Emotional Intelligence and Qigong

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I have been working for years with Qigong and Chinese Medicine before creating this new approach to help people combining western and eastern perspectives. The Chinese vision considers the human being as an holistic entity, for which the human being is a physical, energetic and spiritual whole.
Emotions and their energetic influence on our health are considered as real structures, and no matter their intangible nature, Emotions are part of the human dimension that can uplift or depress the spirit, able to move our bowels, change the body temperature, tingling the skin, letting butterflies fly in the stomach, but they are also those that – if underestimated or ignored – can lead to a pathological state and physical and mental deterioration.

In the West, a branch of psychology that concerns the management of emotions, called Emotional Intelligence (EQ), is becoming increasingly popular thanks to the incredible work of geniuses like Daniel Goldman or Paul Ekman in the discovery of connection between facial expressions and unexpressed emotions, and their management. 
Recent research from the University of Berkley, California, has compared the concrete results on the quality of life of people with a high intelligence quotient (IQ) with those of people with a high emotional quotient (EQ), showing that the former are able to obtain excellent employment contracts, but often fail to keep them, as they are not sufficiently emotionally malleable towards the group and colleagues; people with high EQ quotient, are instead those who manage to obtain high positions in companies and keep them for a long time, growing professionally over time and constantly improving their positions. They usually say that “they are hired for their skills, but fired for their attitudes”.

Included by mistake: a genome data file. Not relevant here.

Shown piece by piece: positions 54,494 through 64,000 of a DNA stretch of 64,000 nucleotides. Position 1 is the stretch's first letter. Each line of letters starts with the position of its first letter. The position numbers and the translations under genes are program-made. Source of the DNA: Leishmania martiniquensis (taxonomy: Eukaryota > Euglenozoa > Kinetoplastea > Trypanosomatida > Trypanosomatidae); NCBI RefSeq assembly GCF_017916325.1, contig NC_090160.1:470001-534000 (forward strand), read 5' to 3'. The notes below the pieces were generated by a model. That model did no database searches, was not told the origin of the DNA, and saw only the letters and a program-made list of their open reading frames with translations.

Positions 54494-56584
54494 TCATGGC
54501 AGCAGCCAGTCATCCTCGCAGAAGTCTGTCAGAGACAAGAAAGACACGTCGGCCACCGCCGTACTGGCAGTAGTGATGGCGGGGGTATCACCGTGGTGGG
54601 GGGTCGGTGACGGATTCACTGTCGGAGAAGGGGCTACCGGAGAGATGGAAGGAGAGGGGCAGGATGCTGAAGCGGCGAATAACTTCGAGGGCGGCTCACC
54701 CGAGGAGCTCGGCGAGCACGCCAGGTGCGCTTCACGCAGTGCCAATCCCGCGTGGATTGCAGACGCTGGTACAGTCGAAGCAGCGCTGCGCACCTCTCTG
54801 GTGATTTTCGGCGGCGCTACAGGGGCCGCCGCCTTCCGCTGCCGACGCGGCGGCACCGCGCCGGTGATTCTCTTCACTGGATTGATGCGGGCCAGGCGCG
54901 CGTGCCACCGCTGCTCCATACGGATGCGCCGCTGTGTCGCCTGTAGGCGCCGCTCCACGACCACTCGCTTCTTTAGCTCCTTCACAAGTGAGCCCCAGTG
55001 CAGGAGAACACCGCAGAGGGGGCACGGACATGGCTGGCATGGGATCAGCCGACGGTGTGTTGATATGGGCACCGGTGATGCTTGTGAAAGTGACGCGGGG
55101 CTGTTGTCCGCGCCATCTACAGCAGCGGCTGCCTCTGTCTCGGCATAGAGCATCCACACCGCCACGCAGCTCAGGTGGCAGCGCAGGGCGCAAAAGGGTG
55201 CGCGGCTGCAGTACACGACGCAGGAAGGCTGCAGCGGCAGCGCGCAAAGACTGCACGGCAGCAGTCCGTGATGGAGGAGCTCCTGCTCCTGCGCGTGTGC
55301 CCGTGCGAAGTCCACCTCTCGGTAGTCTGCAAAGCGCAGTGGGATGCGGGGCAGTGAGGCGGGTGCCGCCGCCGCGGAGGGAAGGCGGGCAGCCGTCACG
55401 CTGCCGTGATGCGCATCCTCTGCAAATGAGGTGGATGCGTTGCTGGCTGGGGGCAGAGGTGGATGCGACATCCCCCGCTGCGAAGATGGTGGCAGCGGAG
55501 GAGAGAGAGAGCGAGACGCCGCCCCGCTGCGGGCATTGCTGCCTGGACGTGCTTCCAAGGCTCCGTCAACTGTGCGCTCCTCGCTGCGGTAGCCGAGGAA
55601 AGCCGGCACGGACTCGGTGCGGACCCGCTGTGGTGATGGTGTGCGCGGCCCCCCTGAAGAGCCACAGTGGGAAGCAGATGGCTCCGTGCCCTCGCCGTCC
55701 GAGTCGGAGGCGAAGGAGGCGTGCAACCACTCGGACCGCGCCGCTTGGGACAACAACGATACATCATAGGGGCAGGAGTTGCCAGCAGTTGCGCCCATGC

This is why it is of paramount importance that empathy and awareness are well developed in order to unleash our great potential to reach our goals, but also to establish positive and long lasting relationships.

When we practice Qigong, Yoga, or Tai Chi using the physical exercises of these practices, we are learning how to integrate the whole system of body, mind and energy. During the practice we are invited to observe the internal and external changes, with the Inward Seeking method. The more we practice, the more we feel and recognize areas of our body that are also related to specific emotions and slowly we learn how to perceive when a determined emotion is about to raise, and work on its management with the aim of learning from that emotion but still keeping our mind clear.